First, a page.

Now the Lord is the Spirit, and where the Spirit of the Lord is, there is freedom.

2 Corinthians 4:4
The god of this age has blinded the minds of unbelievers so they cannot see the light of the gospel of the glory of Christ, who is the image of God.

2 Corinthians 4:6
For God, who said, "Let light shine out of darkness," made His light shine in our hearts to give us the light of the knowledge of the glory of God in the face of Jesus Christ.

1 John 3:2
Beloved, we are now children of God, and what we will be has not yet been revealed. We know that when Christ appears, we will be like Him, for we will see Him as He is.

Treasury of Scripture

But we all, with open face beholding as in a glass the glory of the Lord, are changed into the same image from glory to glory, even as by the Spirit of the LORD.

with.

2 Corinthians 3:13
And not as Moses, which put a vail over his face, that the children of Israel could not stedfastly look to the end of that which is abolished:

as in.

1 Corinthians 13:12
For now we see through a glass, darkly; but then face to face: now I know in part; but then shall I know even as also I am known.

James 1:23
For if any be a hearer of the word, and not a doer, he is like unto a man beholding his natural face in a glass:

the glory.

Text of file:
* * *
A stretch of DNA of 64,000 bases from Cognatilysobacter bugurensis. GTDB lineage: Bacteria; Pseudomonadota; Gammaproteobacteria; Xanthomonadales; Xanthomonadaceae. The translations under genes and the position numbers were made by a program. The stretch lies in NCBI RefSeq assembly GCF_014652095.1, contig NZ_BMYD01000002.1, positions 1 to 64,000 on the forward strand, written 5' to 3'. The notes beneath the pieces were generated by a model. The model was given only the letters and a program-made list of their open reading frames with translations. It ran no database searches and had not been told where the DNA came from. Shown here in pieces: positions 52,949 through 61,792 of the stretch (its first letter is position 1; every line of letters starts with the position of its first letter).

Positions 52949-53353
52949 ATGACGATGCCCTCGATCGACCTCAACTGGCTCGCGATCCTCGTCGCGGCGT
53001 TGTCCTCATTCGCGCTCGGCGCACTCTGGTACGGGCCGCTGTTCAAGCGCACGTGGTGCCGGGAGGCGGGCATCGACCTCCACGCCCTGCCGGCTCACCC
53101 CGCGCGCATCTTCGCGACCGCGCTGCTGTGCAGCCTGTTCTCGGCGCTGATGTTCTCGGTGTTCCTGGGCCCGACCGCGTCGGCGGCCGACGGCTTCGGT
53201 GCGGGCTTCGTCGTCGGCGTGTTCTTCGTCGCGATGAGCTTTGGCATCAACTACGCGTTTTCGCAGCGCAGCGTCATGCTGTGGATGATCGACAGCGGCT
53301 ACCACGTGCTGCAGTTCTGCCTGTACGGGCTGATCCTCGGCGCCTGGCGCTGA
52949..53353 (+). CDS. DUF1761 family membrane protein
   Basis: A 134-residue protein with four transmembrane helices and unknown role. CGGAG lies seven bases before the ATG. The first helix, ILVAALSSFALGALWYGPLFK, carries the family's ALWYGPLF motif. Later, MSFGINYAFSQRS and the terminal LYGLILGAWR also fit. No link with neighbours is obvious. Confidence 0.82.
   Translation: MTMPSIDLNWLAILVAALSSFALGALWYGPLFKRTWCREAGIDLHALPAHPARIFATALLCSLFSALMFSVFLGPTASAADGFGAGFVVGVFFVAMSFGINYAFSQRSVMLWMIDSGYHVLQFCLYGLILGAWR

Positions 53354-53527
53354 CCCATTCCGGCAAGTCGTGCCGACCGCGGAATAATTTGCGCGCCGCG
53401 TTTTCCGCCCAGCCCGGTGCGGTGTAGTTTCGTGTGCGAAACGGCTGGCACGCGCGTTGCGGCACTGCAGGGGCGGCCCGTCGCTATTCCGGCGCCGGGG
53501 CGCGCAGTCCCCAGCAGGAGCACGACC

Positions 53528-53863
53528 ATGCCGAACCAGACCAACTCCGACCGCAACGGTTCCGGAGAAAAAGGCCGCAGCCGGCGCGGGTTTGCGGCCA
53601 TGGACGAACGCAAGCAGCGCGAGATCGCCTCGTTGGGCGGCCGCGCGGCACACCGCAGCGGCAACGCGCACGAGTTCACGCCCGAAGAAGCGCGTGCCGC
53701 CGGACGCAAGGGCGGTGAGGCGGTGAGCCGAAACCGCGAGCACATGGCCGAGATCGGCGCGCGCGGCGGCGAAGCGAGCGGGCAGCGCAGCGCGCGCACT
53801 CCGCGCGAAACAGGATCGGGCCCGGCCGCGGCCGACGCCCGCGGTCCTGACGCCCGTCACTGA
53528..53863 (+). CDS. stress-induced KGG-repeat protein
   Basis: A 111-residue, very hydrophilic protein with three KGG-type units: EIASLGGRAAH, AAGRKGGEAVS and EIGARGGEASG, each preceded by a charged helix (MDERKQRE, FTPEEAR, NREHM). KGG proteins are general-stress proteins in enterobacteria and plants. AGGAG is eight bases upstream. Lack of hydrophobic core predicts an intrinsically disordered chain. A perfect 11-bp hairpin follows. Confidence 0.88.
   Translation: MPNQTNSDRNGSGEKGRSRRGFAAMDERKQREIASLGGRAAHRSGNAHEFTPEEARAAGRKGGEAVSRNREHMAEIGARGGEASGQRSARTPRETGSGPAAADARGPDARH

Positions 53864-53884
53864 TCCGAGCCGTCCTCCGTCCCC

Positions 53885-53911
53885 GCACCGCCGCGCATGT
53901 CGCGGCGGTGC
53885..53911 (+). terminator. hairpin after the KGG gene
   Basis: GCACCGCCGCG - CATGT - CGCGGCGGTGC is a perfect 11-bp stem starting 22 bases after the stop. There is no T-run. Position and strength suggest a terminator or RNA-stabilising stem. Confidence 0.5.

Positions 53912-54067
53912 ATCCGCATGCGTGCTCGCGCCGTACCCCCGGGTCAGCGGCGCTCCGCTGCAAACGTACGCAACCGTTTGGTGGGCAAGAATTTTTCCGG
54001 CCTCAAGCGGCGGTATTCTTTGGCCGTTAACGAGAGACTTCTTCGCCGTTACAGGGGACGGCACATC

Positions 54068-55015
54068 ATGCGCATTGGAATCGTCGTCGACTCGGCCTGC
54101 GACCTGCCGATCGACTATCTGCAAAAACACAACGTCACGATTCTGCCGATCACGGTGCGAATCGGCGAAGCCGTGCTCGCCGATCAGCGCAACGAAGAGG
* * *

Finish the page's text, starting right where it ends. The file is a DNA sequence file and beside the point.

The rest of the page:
2 Corinthians 4:4,6
In whom the god of this world hath blinded the minds of them which believe not, lest the light of the glorious gospel of Christ, who is the image of God, should shine unto them…

John 1:14
And the Word was made flesh, and dwelt among us, (and we beheld his glory, the glory as of the only begotten of the Father,) full of grace and truth.

John 12:41
These things said Esaias, when he saw his glory, and spake of him.

are.

2 Corinthians 5:17
Therefore if any man be in Christ, he is a new creature: old things are passed away; behold, all things are become new.

Romans 8:29
For whom he did foreknow, he also did predestinate to be conformed to the image of his Son, that he might be the firstborn among many brethren.

Romans 12:2
And be not conformed to this world: but be ye transformed by the renewing of your mind, that ye may prove what is that good, and acceptable, and perfect, will of God.

from.

Romans 8:4,7